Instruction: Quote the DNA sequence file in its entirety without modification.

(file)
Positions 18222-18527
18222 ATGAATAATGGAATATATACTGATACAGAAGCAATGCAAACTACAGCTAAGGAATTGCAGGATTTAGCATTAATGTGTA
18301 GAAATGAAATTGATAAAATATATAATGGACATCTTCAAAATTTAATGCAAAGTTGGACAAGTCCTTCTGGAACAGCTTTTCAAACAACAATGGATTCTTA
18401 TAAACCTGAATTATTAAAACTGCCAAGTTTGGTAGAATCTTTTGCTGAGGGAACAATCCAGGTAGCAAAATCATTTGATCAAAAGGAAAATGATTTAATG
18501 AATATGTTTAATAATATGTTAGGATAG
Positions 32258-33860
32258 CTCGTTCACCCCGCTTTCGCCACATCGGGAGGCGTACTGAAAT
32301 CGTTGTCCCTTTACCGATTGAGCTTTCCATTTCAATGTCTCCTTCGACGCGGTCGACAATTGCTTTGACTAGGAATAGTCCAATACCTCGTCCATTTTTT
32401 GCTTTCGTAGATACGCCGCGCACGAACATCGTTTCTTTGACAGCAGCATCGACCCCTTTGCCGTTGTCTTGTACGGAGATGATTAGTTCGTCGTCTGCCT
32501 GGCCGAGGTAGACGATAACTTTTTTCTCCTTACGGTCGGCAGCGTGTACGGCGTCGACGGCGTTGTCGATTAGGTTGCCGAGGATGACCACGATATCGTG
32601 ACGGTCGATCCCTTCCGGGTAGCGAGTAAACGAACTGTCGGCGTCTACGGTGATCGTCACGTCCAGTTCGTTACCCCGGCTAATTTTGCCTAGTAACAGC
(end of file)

Positions 18222-18527
18222 ATGAATAATGGAATATATACTGATACAGAAGCAATGCAAACTACAGCTAAGGAATTGCAGGATTTAGCATTAATGTGTA
18301 GAAATGAAATTGATAAAATATATAATGGACATCTTCAAAATTTAATGCAAAGTTGGACAAGTCCTTCTGGAACAGCTTTTCAAACAACAATGGATTCTTA
18401 TAAACCTGAATTATTAAAACTGCCAAGTTTGGTAGAATCTTTTGCTGAGGGAACAATCCAGGTAGCAAAATCATTTGATCAAAAGGAAAATGATTTAATG
18501 AATATGTTTAATAATATGTTAGGATAG
Positions 32258-33860
32258 CTCGTTCACCCCGCTTTCGCCACATCGGGAGGCGTACTGAAAT
32301 CGTTGTCCCTTTACCGATTGAGCTTTCCATTTCAATGTCTCCTTCGACGCGGTCGACAATTGCTTTGACTAGGAATAGTCCAATACCTCGTCCATTTTTT
32401 GCTTTCGTAGATACGCCGCGCACGAACATCGTTTCTTTGACAGCAGCATCGACCCCTTTGCCGTTGTCTTGTACGGAGATGATTAGTTCGTCGTCTGCCT
32501 GGCCGAGGTAGACGATAACTTTTTTCTCCTTACGGTCGGCAGCGTGTACGGCGTCGACGGCGTTGTCGATTAGGTTGCCGAGGATGACCACGATATCGTG
32601 ACGGTCGATCCCTTCCGGGTAGCGAGTAAACGAACTGTCGGCGTCTACGGTGATCGTCACGTCCAGTTCGTTACCCCGGCTAATTTTGCCTAGTAACAGC